Dropbox helped end the physical thumb drive era, but the cloud is getting crowded

Dropbox CEO Drew Houston speaks onstage during the Dropbox Work In Progress Conference at Pier 48 on September 25, 2019 in San Francisco

Matt Winkelmeyer | Dropbox | Getty Images

In this weekly series, CNBC takes a look at companies that made the inaugural Disruptor 50 list, 10 years later.

One year after graduating from MIT in 2006, Drew Houston began working with Arash Ferdowsi in hopes of creating one of the first cloud-based file sharing platforms that would eliminate the annoyances of physical thumb drives. The result was Dropbox, a company that has now made a name for itself as one of the leading organization and collaboration tools worldwide.

Today, Dropbox reports having more than 700 million registered users in more than 180 countries and regions globally. The company brought in $2.2 billion worth of revenue in 2021 and is a five-time CNBC Disruptor 50 company.

With goals to reduce busywork and help organizations stay in sync, Dropbox offers cloud storage, password managers and computer backup systems, among other capabilities. It has grown its offerings in acquiring companies such as HelloSign in January 2019, Valt in November 2019, DocSend in March 2021 and CommandE in October 2021.

In its most recent quarter, Dropbox reported $591 million in revenue with a net profit of $83.2 million. Over 17.5 million users pay for its services, and the company has said more than 90% of its revenue results from individual consumers buying subscriptions. 

“In particular, we’re pleased with the results of the changes to our team’s plans, and excited about our progress innovating around new products and driving multi product adoption, including the release of Capture to all Dropbox users and the introduction of the rebranded Dropbox Sign,” Houston, who is now Dropbox’s CEO, said in an earnings statement. “As we look towards 2023 and beyond, I’m proud of our team’s execution towards our strategy while maintaining a healthy balance of growth and profitability.”

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Dropbox went public in March 2018, listing a highly-anticipated $756 million IPO on the Nasdaq. One of the largest IPOs in tech at the time, Dropbox was valued at more than $12 billion on its first day of trading. Its performance since an initial surge has been rocky.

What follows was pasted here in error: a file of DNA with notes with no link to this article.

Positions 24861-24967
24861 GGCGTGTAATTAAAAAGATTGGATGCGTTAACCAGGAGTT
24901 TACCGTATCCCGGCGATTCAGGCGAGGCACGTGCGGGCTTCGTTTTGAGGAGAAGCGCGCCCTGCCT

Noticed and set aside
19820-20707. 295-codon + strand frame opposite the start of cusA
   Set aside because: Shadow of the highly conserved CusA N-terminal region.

As one of the first companies to embrace the shift to a virtual workplace at the beginning of the pandemic, Dropbox announced its “virtual first” work setup in October 2020, with remote work the “primary experience” for all employees and “day to day default” for individual work. The program, which officially launched in April 2021, was a significant shift for the business that once flaunted perks like award-winning cuisine in its cafeteria, and a top-notch gym and yoga studio, all at no cost for employees.

The change also cost the San Francisco-based company almost $400 million in real estate, turning it unprofitable in the fourth quarter of 2020, but the company’s CFO Tim Regan had explained on the Q3 2020 earnings call that while the steps to “de-cost” the real estate portfolio would result in the quarterly impairment charge, generating a return on facilities through subleases and balancing employee population by hiring in low-cost locations would yield a net positive impact to financial statements over time.

Even with some reports that the business is seeing high turnover rates attributed to the previous in-office bonuses being taken away, Dropbox has picked up on “boomerang” employees, bringing many previous employees back to the company on account of the workplace flexibility it now offers, Houston said at the CNBC Work Summit in October.

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“We’ve been able to punch way above our weight class,” Houston said at the CNBC Work Summit. “I think the companies who offer that flexibility are going to be able to outrecruit, outretain, outperform ones that don’t.”

Dropbox continues to face many competitors in the cloud space – Google, Microsoft and Apple, to name a few of the most notable, as well as fellow former startup to IPO, Box. The company is forecasting revenue of $2.3 billion for 2022 and foresees revenue between $592 million and $595 million for the fourth quarter. But the stock remains well below its first-day trade from back in 2018, and at roughly half the value of its highest market peak, caught up in the tech downturn that has cratered many former high-flying, high growth startups.

“We’ve always lived in a competitive environment … and importantly all our growth has happened in that environment,” Houston said at the time of the Dropbox IPO. “We don’t see Amazon in our space. You know, things can change. We don’t count anyone out.”

To create long-term value, Dropbox is building on momentum through promoting new products and acquisitions, Houston said on CNBC’s “TechCheck” in November 2021. The company plans to introduce more of its products to existing customers in hopes of increasing the number of paid users on its platform, Houston said.

“We certainly made a lot of progress since we went public, and we have a lot of opportunity in front of us,” Houston told TechCheck.

Correction: Dropbox took an impairment charge on real estate due to its migration to a virtual-first work model in Q4 2020. The new model makes remote work the primary experience for employees. An earlier version of this article misstated the earnings period and included an incorrect description of the virtual-first work approach.

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